Born in Brooklyn, Romita Jr. spent his early years in Queens Village, where he attended the Saints Joachim and Anne School as a child. When his family moved to Long Island in 1965 — "which felt like moving from the projects to the countryside" — he transferred to the Floral Park-Bellerose elementary school. He went on to Floral Park Memorial High and graduated from Farmingdale State College in 1976 with an associate degree in advertising art and design.

His plan to obtain a bachelor of fine arts at SUNY's University at Buffalo got sidetracked "when I got a chance to do some work for Marvel as a freelancer — against the better wishes of my parents." Romita Sr., by then Marvel's art director, told his son's bosses to offer no special breaks or help, Romita Jr. recalls. "And nobody did anything extra in any way — in fact, [being his son] worked against me. I got treated pretty poorly by several people."

Not his editors, who were supportive, he quickly clarifies, but some of his peers, "There were just a lot of unpleasant people who were unhappy with me getting work. I joke to people that if I took a swing at everybody who deserved it because of the way they treated me, I'd still be in prison." His father advised him not to bam-sock-pow anyone in the kisser. "He said to me, 'Keep your hands in your pockets and your mouth shut and do your job.' "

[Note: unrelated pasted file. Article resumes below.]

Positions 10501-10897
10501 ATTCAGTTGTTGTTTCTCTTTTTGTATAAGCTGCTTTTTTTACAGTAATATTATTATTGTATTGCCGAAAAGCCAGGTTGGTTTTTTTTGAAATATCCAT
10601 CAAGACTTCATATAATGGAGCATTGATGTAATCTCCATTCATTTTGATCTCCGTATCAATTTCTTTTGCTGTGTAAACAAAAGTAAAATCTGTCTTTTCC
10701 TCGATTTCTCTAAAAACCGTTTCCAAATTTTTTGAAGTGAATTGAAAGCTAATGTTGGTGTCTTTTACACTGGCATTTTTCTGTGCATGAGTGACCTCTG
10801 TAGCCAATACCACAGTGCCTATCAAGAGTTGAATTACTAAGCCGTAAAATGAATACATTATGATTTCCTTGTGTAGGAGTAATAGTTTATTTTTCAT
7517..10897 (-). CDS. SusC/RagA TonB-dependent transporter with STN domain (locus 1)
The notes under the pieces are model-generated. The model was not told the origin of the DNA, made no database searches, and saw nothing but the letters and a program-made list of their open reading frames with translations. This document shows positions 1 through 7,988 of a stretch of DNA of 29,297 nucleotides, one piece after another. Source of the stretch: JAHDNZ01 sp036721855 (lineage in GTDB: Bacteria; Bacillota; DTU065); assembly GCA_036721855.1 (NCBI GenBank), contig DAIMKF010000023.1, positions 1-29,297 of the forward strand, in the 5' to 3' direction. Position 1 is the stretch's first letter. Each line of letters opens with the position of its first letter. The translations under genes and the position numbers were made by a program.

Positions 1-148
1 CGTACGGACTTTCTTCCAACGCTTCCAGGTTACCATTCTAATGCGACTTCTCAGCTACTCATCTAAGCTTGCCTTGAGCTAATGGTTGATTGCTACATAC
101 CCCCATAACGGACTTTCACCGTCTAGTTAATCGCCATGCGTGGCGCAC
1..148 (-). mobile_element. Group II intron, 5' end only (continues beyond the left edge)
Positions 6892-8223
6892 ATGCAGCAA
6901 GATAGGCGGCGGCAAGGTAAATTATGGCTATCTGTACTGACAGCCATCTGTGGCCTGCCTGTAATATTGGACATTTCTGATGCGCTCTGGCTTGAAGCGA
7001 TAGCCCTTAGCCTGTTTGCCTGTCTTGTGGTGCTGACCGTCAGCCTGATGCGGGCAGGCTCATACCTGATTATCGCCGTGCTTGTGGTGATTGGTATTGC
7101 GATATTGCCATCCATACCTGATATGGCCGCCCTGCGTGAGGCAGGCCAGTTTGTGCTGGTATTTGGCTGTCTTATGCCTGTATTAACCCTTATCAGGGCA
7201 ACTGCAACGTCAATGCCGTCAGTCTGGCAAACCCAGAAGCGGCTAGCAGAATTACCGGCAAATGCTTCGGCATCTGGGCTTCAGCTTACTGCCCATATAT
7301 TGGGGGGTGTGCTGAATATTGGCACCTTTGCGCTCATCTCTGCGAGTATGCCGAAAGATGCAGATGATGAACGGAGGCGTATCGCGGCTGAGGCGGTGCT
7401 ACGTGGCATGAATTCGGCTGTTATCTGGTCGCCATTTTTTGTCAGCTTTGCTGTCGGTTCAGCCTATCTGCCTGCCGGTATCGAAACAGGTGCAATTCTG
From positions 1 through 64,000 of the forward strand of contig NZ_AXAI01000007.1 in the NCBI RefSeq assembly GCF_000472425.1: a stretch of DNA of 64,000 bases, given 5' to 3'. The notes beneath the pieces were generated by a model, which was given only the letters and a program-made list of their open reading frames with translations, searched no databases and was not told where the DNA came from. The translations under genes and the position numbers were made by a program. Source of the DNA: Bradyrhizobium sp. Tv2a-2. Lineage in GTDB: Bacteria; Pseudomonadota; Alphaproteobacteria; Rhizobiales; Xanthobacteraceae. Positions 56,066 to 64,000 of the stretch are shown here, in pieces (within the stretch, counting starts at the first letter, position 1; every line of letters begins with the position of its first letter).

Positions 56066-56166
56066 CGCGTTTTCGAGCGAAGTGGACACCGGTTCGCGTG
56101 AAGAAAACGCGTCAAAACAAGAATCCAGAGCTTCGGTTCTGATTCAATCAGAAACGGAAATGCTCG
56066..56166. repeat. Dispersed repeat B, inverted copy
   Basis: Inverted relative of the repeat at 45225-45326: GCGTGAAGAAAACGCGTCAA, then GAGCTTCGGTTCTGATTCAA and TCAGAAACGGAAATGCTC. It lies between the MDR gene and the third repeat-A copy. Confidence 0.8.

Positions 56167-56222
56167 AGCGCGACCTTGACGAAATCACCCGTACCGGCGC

He listened, and soon began working for the Marvel department that prepped existing material for reprinting in the UK, where that country’s different comics format often required art touch-ups and the occasional filler art or cover. Romita Jr. made his story debut penciling a six-page backup in the stateside "Amazing Spider-Man Annual" #11 (1977) — turning in what he says now was "a really lousy job that was saved by Al Milgrom, the inker," the term for those artists who, in the assembly-line nature of comics, draw in ink over pencilers' work in order to complete the process and add their own complementary style.

Romita Jr. began drawing "Iron Man" in 1978, including the classic alcoholism story "Demon in a Bottle," and years later took over the penciling of Marvel's flagship title, "The Amazing Spider-Man."

"I was terrified," he recalls. "The opportunity was big and wonderful and I don't know how many times I sweated over feeling I wasn't going to be up to snuff. But my father was very supportive and said, 'I'm not going to offer any advice unless you come to me and ask me questions.' The intimidation and the fear — that was all self-imposed."